(Mike Smithson is on holiday for the next 11 days and one of the features on PB during his absence is a series of articles by Mark Gill – former head of political research at Ipsos-MORI and co-author with Bob Worcester, Roger Mortimore, Paul Baines of Explaining Cameron’s Coalition)
Does Labour’s lead amongst the latter matter?
Labour are way more popular among public sector workers, but how much does this matter?
One of the benefits of the detailed data tables produced by the polling firms is that it allows us to analyse the views of different segments of the public. Given the scale of the cuts to the public sector and the potential for future massive public sector strikes, analysing VI data by which sector people work in is informative.
Labour thrash the Tories among public sector workers. According to analysis of Ipsos MORI data, more than half (52%) of public sector workers intend to vote Labour in a general election â€“ way ahead of the 21% support for the Conservatives and the 14% for the LibDems. And Labour’s lead among this group has increased over the year â€“ a 5.5% Con-Lab swing since June-Sep last year.(*)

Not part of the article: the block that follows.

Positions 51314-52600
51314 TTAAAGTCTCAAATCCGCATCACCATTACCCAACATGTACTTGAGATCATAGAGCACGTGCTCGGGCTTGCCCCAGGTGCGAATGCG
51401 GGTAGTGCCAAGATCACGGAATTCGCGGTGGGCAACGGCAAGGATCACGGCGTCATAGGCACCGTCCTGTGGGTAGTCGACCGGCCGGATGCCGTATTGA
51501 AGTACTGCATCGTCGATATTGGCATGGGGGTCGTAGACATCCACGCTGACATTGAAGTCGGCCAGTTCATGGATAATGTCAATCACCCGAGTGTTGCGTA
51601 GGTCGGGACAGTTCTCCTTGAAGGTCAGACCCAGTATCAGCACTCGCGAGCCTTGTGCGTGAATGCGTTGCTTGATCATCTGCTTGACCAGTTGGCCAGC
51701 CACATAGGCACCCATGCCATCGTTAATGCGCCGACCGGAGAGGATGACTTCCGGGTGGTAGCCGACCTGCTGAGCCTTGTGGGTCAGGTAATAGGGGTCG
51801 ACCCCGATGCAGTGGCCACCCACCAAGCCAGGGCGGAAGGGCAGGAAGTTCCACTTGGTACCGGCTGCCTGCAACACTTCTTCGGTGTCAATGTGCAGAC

However, this also serves to remind us that the Tories have never been particularly popular among the public sector and winning this group is unlikely to be a requirement for Tory electoral success.
Among those working in the private sector, 40% intend to vote Conservative, 4 points more than the 36% supporting Labour. And crucially, over the year, support for the Conservatives among private sector workers hasn’t shifted. Labour’s gains (up 4) have been at the expense of the LibDems (down 6).
And of course, even though the public sector may be much more vocal in the media; for every one public sector voter there is at least another three who work in the private sector.
(*) Footnote â€“ in conducting this analysis we have combined data from 3 waves of Ipsos MORI’s Political Monitor (Jun-Sep 2010 and Apr-Jun 2011) to provide a more statistically robust base for comparison.
|Public sector||Private sector|
|June – Sept 2010|
|Oct – Dec 2010|
|Jan – Mar 2011|
|Apr – May 2011|